Tackling the Labour Crunch

Employment With large-scale projects comes the demand for a matching workforce


Heather Chase, executive director of the workforce expansion initiative, is part of a steering committee charged with finding ways to manage the unprecedented growth anticipated for Saint John.

While the global economy faces a downturn, with jobs hard to come by and finances on the fritz, the opposite can be expected in Saint John, says the executive director of the city's workforce expansion initiative.

"We are very strong and the forecast is only getting stronger," Heather Chase said."And we really want to manage the process and maximize the benefits rather than having an uncontrolled growth."

The Port City finds itself on the cusp of unprecedented growth. With energy projects both planned and underway and a strong economy already in place, workforce stability has been identified as a top priority.

With the Saint John "humming along quite nicely" the city finds itself facing the challenge of meeting the labour demands created through growth.

"When we look at all the potential workforce that is required to build the energy hub and then maintain the projects, it actually lays on a bit of extra stress to an already successful labour market,"

Chase said. Hired in May, Chase heads a workforce action steering committee struck to bring the community, along with private and public sectors, together to provide guidance on the growth ahead.

The result has been a Workforce Expansion Initiative to bring skilled New Brunswickers back home, increase a strong French population through immigration, tap into under utilized workforce pools and decrease poverty. Retraining opportunities for those not currently in the workforce is also a key component of the initiative.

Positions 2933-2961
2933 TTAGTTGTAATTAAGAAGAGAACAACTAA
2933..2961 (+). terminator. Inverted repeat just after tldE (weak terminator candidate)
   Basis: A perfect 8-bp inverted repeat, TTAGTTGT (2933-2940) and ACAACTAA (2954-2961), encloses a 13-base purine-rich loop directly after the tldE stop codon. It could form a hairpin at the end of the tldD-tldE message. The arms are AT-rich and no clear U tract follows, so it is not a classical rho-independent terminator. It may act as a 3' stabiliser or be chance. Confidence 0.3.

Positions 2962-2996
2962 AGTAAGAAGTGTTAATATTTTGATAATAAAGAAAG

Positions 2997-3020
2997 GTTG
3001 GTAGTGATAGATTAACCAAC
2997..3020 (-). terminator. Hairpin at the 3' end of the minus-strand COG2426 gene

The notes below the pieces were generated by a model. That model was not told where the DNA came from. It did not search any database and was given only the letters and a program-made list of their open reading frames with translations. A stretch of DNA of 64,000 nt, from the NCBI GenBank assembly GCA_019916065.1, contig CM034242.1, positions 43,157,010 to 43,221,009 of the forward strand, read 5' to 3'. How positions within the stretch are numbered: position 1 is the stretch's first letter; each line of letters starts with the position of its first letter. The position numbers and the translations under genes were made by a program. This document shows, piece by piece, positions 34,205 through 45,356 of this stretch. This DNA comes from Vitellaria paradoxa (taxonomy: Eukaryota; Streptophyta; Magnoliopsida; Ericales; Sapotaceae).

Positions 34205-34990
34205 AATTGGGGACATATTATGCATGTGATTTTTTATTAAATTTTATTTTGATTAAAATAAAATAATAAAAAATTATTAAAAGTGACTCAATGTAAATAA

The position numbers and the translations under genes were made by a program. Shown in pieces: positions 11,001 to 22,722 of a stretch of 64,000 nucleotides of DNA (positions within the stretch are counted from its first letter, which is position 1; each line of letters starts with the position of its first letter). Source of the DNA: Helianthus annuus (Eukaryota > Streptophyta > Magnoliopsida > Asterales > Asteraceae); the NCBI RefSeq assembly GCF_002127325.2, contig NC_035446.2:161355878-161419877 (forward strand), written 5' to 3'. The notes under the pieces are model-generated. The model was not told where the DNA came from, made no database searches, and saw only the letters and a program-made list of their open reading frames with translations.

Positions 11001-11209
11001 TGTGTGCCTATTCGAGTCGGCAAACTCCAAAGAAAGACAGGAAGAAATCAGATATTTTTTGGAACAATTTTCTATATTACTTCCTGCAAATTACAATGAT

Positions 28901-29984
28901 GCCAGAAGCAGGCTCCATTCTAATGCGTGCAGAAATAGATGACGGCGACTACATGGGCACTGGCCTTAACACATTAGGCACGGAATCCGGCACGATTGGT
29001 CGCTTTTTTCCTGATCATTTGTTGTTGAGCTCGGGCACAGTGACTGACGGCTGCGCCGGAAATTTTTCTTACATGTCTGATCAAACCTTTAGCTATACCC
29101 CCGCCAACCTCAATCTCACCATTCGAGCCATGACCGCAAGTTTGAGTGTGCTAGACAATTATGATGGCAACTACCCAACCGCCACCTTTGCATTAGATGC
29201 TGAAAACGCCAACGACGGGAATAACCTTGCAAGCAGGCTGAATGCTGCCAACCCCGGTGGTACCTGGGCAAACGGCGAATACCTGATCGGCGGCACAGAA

"We're looking at what we can do to help those people to find a way and a stronger, longer-term attachment to the labour market," Chase said. "That includes helping them gain their Grade 12 or GED."

Tom Gribbons, chairman of Vibrant Communities, a group that works to reduce poverty in the Greater Saint John area, said this program takes the right steps toward re-integrating the unemployed.

"What we're trying to do is help people help themselves out of poverty," Gribbons said. "Essential to moving out of poverty is a job and this program aims at that."

In the coming months the city will release a plan that pairs unemployed Saint Johners with skilled workers already in the field to give them the skill set necessary to join the growing workforce. The heads of several companies have already been contacted and are onboard.

Retaining the youth of Saint John factors in as well, along with repatriation.

Pairing with Destination Canada, the Saint John name will be sold in Europe this month when city representatives travel to Paris, Brussels and Toulouse to recruit francophone workers for the energy boom.

"We have heard from our employer community that they can't find all the skills they require in the community already," Chase said."Saint John has a vibrant francophone population but that isn't always first of mind for most people."

This first trip will help identify the market of workers the city can attract, making future recruiting efforts easier.

"When we move forward around the planning of the large energy projects, we will already have that market intelligence so we will be able to be more effective and strategic in recruiting workforce to Saint John,"Chase said.

Retention efforts also include encouraging more women into trades such as welding and targeting groups already in the community such as citizens with disabilities, minorities, aboriginal and senior workers.

"If we can't help people participate in the labour market when the economy is strong and expected to be stronger with the construction phases, I'm not sure when we will be able to do it," Chase said.

"Right now in Saint John we are very forward focused."

Source: Telegraph-Journal